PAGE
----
It’s a question historians sometimes ask when considering the ways in which certain events have shaped history. What if things had been different? What if Abraham Lincoln had not been assassinated? Would we have seen swifter racial progress during Reconstruction instead of more than 100 years of Jim Crow laws? What if Japan had not attacked the United States at Pearl Harbor? Would we still have gone to war against Hitler? And without the involvement of the United States, would Hitler have been victorious? What then? Or, if you prefer to think in terms of holiday movies, what if George Bailey had never been born? Each event in history affects events in the future.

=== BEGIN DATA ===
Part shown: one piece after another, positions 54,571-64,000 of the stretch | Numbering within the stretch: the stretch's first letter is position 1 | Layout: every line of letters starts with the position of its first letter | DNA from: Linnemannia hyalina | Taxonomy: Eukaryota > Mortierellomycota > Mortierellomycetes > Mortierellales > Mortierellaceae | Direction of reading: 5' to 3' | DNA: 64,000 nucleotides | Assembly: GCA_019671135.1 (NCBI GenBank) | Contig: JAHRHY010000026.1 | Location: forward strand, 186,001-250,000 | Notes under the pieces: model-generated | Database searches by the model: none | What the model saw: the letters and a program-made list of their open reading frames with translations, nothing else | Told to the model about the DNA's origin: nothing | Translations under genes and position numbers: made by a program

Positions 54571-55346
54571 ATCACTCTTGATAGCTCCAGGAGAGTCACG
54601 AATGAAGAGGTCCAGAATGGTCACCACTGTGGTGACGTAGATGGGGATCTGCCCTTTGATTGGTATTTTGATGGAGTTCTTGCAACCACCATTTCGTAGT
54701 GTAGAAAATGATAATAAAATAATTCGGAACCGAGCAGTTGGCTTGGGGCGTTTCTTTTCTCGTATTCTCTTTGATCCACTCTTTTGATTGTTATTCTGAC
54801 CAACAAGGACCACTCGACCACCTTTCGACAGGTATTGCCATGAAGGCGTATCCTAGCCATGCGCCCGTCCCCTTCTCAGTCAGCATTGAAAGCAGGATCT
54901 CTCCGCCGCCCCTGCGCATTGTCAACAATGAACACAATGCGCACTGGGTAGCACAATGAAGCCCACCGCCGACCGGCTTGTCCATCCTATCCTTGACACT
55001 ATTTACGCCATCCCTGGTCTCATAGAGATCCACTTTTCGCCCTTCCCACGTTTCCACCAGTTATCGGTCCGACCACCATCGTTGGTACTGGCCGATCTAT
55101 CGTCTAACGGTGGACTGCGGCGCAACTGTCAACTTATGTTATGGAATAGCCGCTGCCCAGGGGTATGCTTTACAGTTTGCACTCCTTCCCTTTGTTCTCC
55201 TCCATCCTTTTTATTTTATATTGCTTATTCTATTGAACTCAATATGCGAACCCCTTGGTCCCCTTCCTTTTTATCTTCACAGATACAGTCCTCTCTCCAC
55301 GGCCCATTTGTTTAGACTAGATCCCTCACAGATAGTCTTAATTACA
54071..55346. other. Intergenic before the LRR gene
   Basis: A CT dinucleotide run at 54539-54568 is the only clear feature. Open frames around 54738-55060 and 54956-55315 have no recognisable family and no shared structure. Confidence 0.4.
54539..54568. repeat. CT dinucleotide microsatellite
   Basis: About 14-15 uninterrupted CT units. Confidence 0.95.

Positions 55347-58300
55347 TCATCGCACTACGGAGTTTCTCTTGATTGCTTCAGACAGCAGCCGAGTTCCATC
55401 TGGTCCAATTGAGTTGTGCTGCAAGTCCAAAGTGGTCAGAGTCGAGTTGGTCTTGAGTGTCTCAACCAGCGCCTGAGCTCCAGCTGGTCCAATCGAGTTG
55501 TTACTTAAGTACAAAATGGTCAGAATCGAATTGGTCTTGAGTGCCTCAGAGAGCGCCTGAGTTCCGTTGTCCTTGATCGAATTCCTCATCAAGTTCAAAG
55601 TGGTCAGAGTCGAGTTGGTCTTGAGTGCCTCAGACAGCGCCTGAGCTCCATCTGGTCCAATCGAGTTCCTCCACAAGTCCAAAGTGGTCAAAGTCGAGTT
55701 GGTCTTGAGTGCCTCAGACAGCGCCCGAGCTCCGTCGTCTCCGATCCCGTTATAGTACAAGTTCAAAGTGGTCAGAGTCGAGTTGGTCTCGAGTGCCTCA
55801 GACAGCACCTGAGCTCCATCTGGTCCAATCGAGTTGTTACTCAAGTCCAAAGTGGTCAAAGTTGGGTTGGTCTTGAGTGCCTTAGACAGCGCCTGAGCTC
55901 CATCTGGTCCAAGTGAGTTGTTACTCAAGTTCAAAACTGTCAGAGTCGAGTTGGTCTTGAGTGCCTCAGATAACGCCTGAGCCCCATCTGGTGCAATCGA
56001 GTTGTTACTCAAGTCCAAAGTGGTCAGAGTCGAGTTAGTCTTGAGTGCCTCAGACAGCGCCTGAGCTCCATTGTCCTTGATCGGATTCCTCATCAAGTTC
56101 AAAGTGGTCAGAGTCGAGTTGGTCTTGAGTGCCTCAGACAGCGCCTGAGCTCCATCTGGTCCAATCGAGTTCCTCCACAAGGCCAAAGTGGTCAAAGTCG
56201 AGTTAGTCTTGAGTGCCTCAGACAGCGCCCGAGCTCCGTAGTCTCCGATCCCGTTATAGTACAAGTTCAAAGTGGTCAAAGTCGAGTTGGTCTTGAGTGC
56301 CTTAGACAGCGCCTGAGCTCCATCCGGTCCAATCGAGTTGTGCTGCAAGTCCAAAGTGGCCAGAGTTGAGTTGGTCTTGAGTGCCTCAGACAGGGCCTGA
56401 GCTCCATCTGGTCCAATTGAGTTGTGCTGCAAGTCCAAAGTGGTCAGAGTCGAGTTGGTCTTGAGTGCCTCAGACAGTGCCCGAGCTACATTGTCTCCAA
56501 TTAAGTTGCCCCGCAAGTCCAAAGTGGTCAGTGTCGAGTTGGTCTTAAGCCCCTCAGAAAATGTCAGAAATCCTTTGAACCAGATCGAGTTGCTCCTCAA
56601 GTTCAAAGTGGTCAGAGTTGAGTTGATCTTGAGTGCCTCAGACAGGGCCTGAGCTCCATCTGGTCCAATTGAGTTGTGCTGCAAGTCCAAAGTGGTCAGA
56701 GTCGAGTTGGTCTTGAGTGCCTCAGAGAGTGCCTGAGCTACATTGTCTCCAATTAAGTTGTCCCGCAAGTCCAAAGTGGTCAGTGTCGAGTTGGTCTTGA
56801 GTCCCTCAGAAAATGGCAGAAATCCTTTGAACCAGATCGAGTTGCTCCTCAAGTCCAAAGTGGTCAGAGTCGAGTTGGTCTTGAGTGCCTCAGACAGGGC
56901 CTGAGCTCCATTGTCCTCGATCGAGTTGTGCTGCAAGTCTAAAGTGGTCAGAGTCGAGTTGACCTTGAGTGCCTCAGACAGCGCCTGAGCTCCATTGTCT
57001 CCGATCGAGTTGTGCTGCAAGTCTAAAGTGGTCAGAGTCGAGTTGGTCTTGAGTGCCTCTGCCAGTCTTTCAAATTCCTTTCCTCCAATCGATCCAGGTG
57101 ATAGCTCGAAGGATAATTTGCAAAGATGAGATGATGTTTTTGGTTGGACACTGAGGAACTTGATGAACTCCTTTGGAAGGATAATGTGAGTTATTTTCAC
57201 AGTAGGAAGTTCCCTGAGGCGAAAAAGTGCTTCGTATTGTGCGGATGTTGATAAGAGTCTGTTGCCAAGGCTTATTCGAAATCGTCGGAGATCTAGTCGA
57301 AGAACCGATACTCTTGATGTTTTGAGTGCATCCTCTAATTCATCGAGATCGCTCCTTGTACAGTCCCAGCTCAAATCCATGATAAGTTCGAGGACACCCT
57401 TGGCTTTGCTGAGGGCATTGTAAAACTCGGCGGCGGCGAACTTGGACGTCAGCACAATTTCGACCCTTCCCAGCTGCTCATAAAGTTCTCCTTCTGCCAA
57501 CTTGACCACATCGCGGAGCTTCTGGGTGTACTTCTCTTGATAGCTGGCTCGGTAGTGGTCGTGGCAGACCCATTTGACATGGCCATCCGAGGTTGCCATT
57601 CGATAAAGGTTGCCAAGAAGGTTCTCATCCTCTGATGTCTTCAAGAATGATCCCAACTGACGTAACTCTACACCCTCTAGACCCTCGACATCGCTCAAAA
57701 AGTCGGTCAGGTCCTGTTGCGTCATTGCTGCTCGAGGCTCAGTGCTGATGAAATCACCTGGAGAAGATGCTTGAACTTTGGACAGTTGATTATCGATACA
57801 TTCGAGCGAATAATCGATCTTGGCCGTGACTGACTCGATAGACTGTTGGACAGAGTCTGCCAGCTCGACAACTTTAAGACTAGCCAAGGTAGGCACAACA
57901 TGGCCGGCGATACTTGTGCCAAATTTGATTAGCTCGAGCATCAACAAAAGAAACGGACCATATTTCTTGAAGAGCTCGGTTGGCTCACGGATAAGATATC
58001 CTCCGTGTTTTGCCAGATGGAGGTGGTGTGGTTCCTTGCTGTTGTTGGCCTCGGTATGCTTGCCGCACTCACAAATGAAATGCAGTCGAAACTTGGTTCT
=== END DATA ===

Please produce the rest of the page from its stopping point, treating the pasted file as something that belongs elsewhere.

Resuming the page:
The recent convictions of several members of the Oath Keepers group has me thinking, what if? Two members of the group, Stewart Rhodes and Kelly Meggs, were convicted of seditious conspiracy, among other crimes, for their roles in the Jan. 6, 2021, attack on the U.S. Capitol. According to the superseding indictment, Rhodes and Meggs agreed to use force against the authority of the United States to prevent the lawful transfer of presidential power. That crime is punishable by up to 20 years in prison. Three other Oath Keeper defendants were acquitted of seditious conspiracy, but were convicted of other crimes, including obstructing an official proceeding, which also carries a potential 20-year prison sentence. The verdicts were a resounding victory for the Department of Justice, which has rarely used the seditious conspiracy law against domestic extremism. DOJ should be congratulated not only for its success at trial, but for its courage to bring the charges in the first place.